To the present author, maritime social practice is more or less identical with `maritime culture´ (Westerdahl 1994b in press), a concept which may be criticized from many corners, since there are by definition no clear-cut `cultures´ anyway (e g Kahn 1989). In this light it is maintained that the maritime landscape perspective and transport zone concepts may very well be used dynamically, to cover some of the complex interplay between nature and culture. And certain elements in nature are indeed more culture-related than others. Among these we find the watersheds and the transit points of traffic. The notion of something particular on this side and some other thing on the other side is deeply imbedded in human culture. The realities of transportation have obvious implications on pictures of the world and on mythology.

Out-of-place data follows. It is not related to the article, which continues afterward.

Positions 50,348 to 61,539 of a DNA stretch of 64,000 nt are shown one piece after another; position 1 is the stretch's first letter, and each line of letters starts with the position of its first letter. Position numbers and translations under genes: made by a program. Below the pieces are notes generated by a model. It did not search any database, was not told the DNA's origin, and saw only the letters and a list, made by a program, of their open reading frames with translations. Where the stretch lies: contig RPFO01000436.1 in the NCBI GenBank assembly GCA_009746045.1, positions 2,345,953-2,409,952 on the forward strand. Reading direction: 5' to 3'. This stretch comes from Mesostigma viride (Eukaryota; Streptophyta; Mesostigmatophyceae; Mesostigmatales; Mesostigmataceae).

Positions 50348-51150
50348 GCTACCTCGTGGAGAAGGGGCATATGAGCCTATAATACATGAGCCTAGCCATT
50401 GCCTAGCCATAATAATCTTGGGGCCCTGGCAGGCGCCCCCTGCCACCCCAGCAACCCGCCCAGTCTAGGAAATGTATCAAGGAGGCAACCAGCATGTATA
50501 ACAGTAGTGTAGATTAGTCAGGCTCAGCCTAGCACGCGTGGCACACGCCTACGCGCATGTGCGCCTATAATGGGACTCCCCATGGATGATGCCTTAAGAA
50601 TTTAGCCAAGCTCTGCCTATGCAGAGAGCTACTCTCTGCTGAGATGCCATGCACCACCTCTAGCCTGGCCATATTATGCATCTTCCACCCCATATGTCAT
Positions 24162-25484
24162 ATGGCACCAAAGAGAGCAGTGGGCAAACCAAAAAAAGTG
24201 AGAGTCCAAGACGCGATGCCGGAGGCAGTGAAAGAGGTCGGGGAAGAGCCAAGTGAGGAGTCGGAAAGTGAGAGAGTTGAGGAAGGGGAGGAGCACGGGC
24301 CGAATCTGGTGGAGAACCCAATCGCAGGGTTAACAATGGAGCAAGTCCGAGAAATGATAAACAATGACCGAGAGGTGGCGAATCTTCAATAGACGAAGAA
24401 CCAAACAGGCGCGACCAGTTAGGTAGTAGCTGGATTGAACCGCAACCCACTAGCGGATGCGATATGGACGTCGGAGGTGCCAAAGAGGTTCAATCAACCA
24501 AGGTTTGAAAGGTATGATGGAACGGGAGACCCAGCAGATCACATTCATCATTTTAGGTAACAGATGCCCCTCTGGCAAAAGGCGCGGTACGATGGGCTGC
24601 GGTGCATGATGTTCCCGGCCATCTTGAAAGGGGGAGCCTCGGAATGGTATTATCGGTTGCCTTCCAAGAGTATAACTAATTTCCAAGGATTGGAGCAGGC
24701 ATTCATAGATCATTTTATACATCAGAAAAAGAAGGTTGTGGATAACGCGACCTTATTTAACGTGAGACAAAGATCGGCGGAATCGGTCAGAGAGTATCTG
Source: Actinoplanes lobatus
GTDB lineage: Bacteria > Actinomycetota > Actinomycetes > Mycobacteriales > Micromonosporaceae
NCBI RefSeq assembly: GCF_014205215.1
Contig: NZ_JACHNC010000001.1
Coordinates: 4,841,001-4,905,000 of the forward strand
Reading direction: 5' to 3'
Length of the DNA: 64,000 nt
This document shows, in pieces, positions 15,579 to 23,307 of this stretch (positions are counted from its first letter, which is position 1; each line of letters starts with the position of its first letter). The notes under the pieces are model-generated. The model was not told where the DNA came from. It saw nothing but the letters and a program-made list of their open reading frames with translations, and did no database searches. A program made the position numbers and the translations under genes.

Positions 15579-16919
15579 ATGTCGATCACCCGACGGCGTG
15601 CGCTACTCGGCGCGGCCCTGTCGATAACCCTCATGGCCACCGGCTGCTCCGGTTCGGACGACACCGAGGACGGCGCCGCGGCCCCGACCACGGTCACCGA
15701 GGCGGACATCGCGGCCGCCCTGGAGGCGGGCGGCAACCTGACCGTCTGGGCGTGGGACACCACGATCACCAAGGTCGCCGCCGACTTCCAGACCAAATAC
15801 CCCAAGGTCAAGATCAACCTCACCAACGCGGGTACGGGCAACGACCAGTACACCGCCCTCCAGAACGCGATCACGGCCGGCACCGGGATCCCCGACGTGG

Among the other problems in this approach is also the (intentional) underestimation of local (even dynastic) shipbuilding traditions, but that has to be dealt with in another context. The zones alone do not explain all details of boatbuilding. To form a theory of human behaviour one would need a perspective and suitable concepts and terms (Burström 1989) The present author believes that in the case of maritime transportation the formal perspective would be the maritime cultural landscape and its material and immaterial remains, under and above water (Westerdahl 1991a). The crucial point to maritime archaeologists would be the conceptual and intellectual transition to land conditions. The discussion of the current concept with attendant terms would be one of the basal aspects.